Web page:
I can’t remember why, but that resonates with me, as if I dreamed it. But I’m stupid here, drunk with all the possibilities ahead for this woman, her baby, her life.
She’s blonde, late thirties, in a yellow T-shirt hiked over her ample belly. That means something.
But I’m losing my connection with those recollections. They’re fading like mist over a river. I used to know what river, but that’s gone now, too.
“Better close that back gate! Nyuk, nyuk, nyuk.”
A doctor enters, a woman with a mole on her face. Her inexpensive pumps clickety-clack on the checkerboard tiles. She carries a clipboard, means business.
I pick up a little of what they say. This vantage point makes eavesdropping difficult.
Doctor Business: “. . . have the results of your amniocentesis, Mrs. O’Dell. Carrie, is it?”
Mother: “Krista. Krista O’Dell.”
DB: “Sorry, Krista.”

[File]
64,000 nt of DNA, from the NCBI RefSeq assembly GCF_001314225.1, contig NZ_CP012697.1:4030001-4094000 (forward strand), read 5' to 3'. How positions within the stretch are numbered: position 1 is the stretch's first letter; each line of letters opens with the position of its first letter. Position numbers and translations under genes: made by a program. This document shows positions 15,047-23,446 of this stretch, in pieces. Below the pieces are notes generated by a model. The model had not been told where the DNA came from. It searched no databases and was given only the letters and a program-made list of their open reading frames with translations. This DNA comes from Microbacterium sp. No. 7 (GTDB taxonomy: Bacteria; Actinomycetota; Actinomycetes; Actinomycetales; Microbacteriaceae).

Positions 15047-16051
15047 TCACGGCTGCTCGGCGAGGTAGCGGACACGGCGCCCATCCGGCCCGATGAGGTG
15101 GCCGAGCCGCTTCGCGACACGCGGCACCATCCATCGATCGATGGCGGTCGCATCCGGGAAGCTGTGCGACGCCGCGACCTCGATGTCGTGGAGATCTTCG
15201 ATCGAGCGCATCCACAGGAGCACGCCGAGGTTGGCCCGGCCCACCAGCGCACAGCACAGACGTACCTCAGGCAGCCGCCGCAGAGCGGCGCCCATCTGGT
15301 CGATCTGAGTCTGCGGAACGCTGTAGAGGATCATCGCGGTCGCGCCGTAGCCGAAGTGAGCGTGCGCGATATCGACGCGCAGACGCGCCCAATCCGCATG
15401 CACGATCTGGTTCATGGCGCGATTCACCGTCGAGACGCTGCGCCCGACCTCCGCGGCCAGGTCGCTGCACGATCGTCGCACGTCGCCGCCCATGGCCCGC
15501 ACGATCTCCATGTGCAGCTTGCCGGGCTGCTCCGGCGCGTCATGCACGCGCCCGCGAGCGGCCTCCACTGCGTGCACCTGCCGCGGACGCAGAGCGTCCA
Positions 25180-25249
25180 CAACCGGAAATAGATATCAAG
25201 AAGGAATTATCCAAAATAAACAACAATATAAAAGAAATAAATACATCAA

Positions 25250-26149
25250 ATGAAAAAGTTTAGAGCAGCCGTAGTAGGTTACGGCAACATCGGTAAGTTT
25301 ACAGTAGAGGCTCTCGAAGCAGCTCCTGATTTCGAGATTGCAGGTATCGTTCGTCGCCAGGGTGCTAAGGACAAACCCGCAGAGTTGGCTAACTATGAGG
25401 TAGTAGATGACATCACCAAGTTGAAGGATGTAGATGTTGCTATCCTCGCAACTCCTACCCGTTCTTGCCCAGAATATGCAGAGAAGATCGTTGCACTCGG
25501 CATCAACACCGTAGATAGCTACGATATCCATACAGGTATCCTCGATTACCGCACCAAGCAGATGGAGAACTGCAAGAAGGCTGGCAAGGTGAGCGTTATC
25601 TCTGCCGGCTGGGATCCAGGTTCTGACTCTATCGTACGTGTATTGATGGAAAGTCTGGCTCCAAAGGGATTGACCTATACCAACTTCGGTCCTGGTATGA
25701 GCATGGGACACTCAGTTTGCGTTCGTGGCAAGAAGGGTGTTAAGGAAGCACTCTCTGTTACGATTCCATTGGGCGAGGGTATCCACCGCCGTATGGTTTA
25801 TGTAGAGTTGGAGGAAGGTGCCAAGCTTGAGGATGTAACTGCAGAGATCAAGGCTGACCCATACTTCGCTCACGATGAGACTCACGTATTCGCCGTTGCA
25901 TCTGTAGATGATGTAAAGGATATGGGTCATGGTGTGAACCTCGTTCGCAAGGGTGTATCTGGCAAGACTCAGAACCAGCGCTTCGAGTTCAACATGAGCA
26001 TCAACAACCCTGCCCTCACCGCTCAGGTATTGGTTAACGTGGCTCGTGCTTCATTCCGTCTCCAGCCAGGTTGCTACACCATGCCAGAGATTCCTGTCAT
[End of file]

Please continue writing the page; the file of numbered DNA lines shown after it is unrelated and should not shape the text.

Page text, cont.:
M: “Is it bad news? Please tell me it isn’t bad news?”
DB: “That all depends on you, Krista. You see, your fluid tested positive for Down Syndrome. It’s a cognitive-developmental disability that leaves –”
Mother’s face contorts. She fights it pretty efficiently. “I know what it is, Doctor Lomax. I’m familiar with Down children from my school.”
Doctor Business rudely checks her watch; it’s one of those waterproof models SCUBA divers use, a nice one. She says something. I miss it.
The grasp. Pudding has me again. I’m falling, not fast like a Ford dropped off a suspension bridge, but slowly, like a chubby, eleven year-old kid into icy river water. I fall, contract, try to lie my way out of it, but forget why, and just accept where I’m going. I fall into a smear of that goopy shit they spread on pregnant women’s bellies.
It’s warm in here, muggy, humid, whatever they call it, stuffy.
My remittance. No, my penance.
I know how this kid is going to die. Where and when.
I am going to die in that river. Again.
Robert Scott is a mediocre guitarist, cyclist, chef, and cross country runner. He's never written for the "New Yorker" or "National Geographic," and doesn't stand a chance of being called up to play third base for the Red Sox. He has a series of fantasy and horror/crime novels available from Gollancz (London) and can eat his own weight in several fried foods, however.